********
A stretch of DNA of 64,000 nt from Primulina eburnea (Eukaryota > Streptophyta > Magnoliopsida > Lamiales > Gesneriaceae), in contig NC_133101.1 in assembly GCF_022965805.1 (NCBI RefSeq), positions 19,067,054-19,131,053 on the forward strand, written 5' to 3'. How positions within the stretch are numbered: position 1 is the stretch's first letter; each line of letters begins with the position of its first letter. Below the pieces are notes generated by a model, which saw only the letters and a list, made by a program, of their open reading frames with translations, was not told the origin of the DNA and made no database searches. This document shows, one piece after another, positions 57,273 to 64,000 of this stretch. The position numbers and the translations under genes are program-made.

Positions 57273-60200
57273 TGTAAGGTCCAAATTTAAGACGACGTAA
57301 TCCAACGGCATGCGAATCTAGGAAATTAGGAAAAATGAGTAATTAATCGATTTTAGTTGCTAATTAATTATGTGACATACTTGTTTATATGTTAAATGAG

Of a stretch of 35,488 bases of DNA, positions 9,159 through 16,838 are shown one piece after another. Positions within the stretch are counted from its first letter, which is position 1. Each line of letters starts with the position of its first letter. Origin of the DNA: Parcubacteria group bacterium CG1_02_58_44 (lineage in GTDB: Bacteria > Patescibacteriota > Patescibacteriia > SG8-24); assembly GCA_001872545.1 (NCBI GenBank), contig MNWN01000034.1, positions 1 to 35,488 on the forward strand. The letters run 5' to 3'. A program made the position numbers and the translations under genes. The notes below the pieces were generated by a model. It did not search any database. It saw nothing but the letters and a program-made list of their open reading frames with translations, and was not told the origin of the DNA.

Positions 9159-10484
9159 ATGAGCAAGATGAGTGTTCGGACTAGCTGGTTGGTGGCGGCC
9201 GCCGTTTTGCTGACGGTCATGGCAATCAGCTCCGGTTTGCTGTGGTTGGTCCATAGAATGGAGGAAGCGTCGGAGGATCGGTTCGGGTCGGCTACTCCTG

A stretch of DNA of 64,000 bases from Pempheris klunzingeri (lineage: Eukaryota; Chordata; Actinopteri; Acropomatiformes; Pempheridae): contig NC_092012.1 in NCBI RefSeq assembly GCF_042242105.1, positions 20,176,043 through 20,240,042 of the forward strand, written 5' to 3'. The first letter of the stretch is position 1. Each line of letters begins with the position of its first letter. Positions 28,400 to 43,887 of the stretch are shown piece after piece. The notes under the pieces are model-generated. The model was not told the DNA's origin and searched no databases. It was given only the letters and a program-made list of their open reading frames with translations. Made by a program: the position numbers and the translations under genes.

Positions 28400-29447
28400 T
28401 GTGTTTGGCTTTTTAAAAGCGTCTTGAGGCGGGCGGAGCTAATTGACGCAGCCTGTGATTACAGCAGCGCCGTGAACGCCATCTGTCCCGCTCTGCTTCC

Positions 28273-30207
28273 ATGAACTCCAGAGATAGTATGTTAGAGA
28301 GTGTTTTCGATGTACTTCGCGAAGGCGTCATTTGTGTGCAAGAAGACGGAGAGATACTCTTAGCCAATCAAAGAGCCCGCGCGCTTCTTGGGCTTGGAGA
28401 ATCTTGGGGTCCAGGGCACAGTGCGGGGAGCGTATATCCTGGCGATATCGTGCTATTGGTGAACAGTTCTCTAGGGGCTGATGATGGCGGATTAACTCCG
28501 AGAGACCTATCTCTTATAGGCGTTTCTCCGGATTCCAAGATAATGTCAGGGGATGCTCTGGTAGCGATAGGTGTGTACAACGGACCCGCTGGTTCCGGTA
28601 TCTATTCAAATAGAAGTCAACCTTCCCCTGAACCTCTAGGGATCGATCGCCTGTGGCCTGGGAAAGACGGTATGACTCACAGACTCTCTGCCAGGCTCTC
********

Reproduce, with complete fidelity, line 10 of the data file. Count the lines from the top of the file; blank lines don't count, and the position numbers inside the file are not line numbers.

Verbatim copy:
Positions 28400-29447